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Premature babies are at greater risk of developmental and behavioural delays

Photo: Delays found in babies born 32-36 weeks
Moderate-to-late preterm babies are three times more likely to have language delays and delayed motor skills by the age of two, a study has found.

Premature babies born at 32-to-36 weeks are at greater risk of developmental and behavioural delays than previously thought, an Australian study has found.

Clinicians at Melbourne's Royal Women's Hospital assessed 200 babies born moderately-to-late preterm while in hospital and followed them up at two years of age, with a psychologist assessing the children's health, cognitive and behavioural development.

Researchers found that compared with full term (37 weeks-plus) healthy babies, babies born moderately-to-late preterm were:
  • three times more likely to have delays in their language development
  • three times more likely to have delays in the development of motor skills
  • twice as likely to have delays in cognitive development such as ability to perform tasks and follow directions
  • more likely to have difficulty coping in different social settings
It had been thought babies born between 31-to-36 weeks did not experience significant long-term problems associated with premature birth and most studies have focused on the very premature.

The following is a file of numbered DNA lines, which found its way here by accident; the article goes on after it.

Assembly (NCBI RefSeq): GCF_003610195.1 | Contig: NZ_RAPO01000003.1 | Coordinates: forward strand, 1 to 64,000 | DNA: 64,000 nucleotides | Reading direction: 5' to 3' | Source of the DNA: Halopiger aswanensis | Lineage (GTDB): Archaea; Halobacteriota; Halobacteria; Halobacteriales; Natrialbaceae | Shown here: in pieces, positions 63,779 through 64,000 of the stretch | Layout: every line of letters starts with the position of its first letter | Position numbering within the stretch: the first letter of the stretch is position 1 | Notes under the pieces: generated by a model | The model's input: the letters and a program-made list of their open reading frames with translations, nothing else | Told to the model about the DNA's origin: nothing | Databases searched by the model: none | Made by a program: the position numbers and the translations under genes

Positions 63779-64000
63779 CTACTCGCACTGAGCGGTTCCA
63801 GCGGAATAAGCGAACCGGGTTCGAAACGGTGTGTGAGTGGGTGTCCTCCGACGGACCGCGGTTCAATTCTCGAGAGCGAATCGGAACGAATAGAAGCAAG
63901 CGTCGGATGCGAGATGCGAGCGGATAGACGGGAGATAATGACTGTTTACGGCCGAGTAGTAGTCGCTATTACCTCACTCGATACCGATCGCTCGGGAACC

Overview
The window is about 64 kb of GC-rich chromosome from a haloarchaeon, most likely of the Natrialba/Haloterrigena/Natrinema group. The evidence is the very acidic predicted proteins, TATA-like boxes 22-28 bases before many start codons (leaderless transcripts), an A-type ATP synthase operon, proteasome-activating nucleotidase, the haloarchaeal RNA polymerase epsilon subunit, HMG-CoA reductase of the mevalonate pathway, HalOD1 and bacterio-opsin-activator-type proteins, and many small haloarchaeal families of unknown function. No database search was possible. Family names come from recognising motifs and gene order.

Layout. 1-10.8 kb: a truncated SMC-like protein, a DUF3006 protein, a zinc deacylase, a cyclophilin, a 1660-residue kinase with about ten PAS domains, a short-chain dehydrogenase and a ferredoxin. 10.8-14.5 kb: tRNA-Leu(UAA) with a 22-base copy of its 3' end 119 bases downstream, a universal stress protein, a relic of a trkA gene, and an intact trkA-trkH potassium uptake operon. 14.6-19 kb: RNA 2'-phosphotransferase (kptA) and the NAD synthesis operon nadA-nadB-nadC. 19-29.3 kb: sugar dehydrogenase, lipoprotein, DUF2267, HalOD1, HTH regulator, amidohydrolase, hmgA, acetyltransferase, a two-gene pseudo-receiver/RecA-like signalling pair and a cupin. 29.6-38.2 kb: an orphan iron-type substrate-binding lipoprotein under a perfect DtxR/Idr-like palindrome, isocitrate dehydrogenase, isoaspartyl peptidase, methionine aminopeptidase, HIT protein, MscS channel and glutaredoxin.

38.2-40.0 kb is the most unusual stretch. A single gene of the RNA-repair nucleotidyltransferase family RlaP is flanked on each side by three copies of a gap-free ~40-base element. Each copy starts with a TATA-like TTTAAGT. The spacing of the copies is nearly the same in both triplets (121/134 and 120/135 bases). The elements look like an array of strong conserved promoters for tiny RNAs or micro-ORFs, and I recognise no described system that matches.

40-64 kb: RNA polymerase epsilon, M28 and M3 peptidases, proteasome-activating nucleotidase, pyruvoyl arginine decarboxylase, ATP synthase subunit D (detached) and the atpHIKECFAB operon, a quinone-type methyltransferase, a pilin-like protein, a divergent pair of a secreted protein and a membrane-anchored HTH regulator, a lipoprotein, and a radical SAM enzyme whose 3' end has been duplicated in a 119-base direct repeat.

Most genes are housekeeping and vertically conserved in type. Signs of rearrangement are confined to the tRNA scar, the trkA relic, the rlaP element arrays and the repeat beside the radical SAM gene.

Lead researcher, Associate Professor Jeanie Cheong says while not all moderate-to-late preterm babies experience problems, even a small percentage of the 21,000 children born this early each year in Australia will have significant implications for both healthcare and education providers.

"This research can assist parents in understanding why their child may be facing some additional challenges. But it is key that we undertake further research to understand whether these delays persist into school age and what early assistance can be provided to allow these premature babies to catch up to their peers," she said.

Ass Prof Cheong also said the research highlighted the importance of obstetricians working with women to delay delivery, where possible, until past 37 weeks.

The study is published in the Journal of the American Medical Association Pediatrics.


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